Pictured here, 28 Liberian schools worked together on school garden projects to reduce hunger. Another project in the Gambia taught carpentry to create sanitary eating areas in the marketplace. Students at yet another school planned to teach nutrition to mothers of food-insecure children.
Across a dozen nations, FCL teachers received assistance as they applied the principles of Full-Circle Learning to distance learning outcomes throughout the pandemic. Some teachers and students contributed content to share with other countries for their distance learning units.
A major highlight occurred in early 2020, when Liberian students remembered their experience with Ebola and reached out in a wisdom exchange with China, whose children had been schooling at home for months already. The secondary students sang a song they wrote, based on the habit of empathy. The young Chinese students, in turn, sent pictures depicting how to complete home learning units.
Joy, purpose and other-directedness transform learners, learning environments and society. Community-building benefits occur as teachers prioritize motivational integrated-education projects and deliberately apply Full-Circle Learning teaching strategies.
Research at Full-Circle Learning, conducted through teacher, parent and student surveys as well as through community impact studies, shows the power of altruistic peak experiences in relation to learning. Serving the human family gives purpose to new academic skills, innate creative talents, collaborative capacities and socio-emotional strengths.
A 2020 study, conducted by Full-Circle Learning, gathered input from 15 representative regional trainers from the Gambia, Ghana, Kenya, Liberia, Nigeria and Zambia. Their combined constituents included a total of 1,260 teachers and 61,779 learners from a range of learning environments including village, public and private schools, with projects centered on home study during the global school closures. The first survey gauged the level of their adaptations to the pandemic before their group training. The second survey, six months later, measured the impact of their own group-trainer sessions on the quality of teacher training and student learning within their regions. The May survey indicated that all active trainers had discovered ways to engage learners in home-based learning, despite lockdowns and school closures. The October survey conveyed shifting attitudes based on the trainers’ sense of altruistic intent. One hundred percent of the trainers participating in this Likert survey reported “true” or “very true” when asked if they were inspired with new vison and a sense of purpose after completing their own training and planning sessions. Two-thirds wrote additional comments explaining their enthusiasm with terms such as “student purpose” “community motivation,” the chance to inspire “humanitarian students” or “change agents” and the infusion of purposefully integrated activities into academic learning.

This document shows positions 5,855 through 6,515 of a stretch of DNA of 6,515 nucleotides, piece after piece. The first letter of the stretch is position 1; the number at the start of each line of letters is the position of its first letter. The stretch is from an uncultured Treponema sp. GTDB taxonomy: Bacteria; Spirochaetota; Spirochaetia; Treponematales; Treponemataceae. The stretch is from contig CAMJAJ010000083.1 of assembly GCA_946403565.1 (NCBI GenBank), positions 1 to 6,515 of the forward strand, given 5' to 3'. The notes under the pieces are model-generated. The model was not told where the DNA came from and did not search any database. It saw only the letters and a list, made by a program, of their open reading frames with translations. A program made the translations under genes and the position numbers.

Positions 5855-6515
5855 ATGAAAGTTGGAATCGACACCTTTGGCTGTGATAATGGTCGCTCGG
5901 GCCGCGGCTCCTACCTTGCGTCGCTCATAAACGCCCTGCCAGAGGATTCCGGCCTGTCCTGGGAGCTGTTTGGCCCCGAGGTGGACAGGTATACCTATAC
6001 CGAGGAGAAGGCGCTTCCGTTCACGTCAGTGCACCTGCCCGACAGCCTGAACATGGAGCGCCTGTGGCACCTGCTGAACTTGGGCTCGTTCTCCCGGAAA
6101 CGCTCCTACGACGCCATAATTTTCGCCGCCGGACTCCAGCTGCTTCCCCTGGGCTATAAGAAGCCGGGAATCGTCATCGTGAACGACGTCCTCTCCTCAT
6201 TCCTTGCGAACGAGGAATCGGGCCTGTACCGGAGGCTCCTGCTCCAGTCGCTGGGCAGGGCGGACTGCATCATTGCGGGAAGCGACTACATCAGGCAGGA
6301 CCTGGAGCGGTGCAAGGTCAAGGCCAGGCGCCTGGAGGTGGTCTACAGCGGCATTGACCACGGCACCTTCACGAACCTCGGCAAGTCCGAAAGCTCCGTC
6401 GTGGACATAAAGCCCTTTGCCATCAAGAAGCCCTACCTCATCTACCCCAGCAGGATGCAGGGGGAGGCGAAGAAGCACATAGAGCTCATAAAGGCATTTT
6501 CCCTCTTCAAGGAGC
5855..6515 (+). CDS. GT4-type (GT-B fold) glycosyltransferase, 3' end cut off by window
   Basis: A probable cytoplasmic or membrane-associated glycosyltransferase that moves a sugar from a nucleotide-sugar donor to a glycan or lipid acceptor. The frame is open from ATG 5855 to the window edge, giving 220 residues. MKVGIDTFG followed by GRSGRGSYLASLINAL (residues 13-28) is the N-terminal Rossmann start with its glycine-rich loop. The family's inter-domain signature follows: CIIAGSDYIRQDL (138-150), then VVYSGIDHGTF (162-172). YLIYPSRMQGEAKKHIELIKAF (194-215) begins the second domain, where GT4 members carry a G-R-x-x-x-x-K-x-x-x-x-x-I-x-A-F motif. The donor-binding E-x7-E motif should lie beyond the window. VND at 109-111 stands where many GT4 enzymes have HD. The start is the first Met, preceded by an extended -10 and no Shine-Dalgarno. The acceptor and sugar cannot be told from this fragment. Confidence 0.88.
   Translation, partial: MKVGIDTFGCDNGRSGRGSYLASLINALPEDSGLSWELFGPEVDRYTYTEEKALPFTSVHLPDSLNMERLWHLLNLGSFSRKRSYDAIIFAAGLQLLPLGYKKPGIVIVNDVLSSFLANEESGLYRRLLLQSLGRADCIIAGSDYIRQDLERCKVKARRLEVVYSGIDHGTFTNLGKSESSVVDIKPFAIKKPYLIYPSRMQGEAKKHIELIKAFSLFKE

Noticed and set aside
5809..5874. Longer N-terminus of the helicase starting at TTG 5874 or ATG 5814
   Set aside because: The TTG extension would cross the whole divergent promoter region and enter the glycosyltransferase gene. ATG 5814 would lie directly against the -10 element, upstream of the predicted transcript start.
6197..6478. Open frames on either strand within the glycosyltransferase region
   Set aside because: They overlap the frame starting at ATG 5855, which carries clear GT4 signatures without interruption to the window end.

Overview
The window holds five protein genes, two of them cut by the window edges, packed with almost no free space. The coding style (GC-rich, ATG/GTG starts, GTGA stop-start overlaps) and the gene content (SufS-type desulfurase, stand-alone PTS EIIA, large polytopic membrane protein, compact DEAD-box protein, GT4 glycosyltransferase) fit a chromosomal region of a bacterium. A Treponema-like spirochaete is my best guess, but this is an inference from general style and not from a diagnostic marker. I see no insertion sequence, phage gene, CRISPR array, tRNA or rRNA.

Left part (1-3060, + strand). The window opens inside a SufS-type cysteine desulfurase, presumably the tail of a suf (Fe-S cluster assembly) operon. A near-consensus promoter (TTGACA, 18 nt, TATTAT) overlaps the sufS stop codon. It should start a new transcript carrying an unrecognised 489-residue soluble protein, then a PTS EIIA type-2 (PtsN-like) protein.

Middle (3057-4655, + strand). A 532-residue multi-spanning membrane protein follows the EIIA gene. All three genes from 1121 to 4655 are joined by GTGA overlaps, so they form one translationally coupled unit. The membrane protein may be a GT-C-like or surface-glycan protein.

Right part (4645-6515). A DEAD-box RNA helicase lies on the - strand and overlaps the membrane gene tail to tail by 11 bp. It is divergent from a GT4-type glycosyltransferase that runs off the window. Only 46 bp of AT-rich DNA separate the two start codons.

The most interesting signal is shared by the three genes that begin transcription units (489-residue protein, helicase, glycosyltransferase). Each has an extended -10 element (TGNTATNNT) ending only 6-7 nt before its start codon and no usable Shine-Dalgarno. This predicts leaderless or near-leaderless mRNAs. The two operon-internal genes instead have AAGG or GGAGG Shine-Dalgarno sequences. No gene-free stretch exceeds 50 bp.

One independent study of a project in Los Angeles assessed the academic skills of a very small sampling of Full-Circle learners each year over a five-year period. Experiencing the integration of character education, academics and altruistic service projects, 75%-84% of these second- through fifth- graders increased their grade equivalency in math, reading and vocabulary over the first six-month period.
Of those who remained in the study for two or more years, 50% enhanced grade equivalency by two or more grade levels. (In other words, a child enrolled in the first month of the fourth grade might perform at the level of a sixth-grade learner in her eighth month.)
Other California projects assessed the integration of learning and life skills in the years that followed, between 2020 – 2015. Using a combination of parent surveys, student-self-surveys and teachers’ records, these schools documented continual enhancements in student growth.
Family members in these schools noticed that children who applied their creativity and their learning to brighten the path of others suddenly wanted to learn even more. In 2007-2009, parents in four pilot programs responded to anonymous surveys about their children, expressing various enhancements beyond their expectations. Parents came from mostly low socio-economic ranges and communities of differing dominant ethnicities. After six months of exposure to the learning model, parents reported higher- than anticipated development in their children. The highest increases occurred in the following categories:
The relationship of these three items underscored the relationship of empathy-based cognitive action and motivation. In addition to exercising collaborative learning strategies that encourage altruistic identities, each of the schools offered learners at least four major community transformation projects per year—some local and some global. The families’ anonymous reflections on the progress of their own children showcased the pre-pandemic merits of intentionality in low-tech environments.